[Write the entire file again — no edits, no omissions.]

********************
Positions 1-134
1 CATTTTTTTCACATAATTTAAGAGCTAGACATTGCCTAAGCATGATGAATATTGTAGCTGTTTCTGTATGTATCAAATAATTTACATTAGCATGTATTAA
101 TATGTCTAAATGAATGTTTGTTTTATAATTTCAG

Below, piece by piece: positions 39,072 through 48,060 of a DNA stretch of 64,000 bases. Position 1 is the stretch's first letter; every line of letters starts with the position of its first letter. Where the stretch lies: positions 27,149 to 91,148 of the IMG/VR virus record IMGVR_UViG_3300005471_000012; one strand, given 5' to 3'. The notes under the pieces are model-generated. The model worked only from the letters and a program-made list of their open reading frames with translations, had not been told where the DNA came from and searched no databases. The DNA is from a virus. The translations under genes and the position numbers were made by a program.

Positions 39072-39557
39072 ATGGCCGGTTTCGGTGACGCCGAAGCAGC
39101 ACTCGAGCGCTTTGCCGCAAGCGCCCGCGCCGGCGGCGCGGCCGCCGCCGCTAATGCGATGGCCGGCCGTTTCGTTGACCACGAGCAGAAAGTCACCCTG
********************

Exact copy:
Positions 1-134
1 CATTTTTTTCACATAATTTAAGAGCTAGACATTGCCTAAGCATGATGAATATTGTAGCTGTTTCTGTATGTATCAAATAATTTACATTAGCATGTATTAA
101 TATGTCTAAATGAATGTTTGTTTTATAATTTCAG

Below, piece by piece: positions 39,072 through 48,060 of a DNA stretch of 64,000 bases. Position 1 is the stretch's first letter; every line of letters starts with the position of its first letter. Where the stretch lies: positions 27,149 to 91,148 of the IMG/VR virus record IMGVR_UViG_3300005471_000012; one strand, given 5' to 3'. The notes under the pieces are model-generated. The model worked only from the letters and a program-made list of their open reading frames with translations, had not been told where the DNA came from and searched no databases. The DNA is from a virus. The translations under genes and the position numbers were made by a program.

Positions 39072-39557
39072 ATGGCCGGTTTCGGTGACGCCGAAGCAGC
39101 ACTCGAGCGCTTTGCCGCAAGCGCCCGCGCCGGCGGCGCGGCCGCCGCCGCTAATGCGATGGCCGGCCGTTTCGTTGACCACGAGCAGAAAGTCACCCTG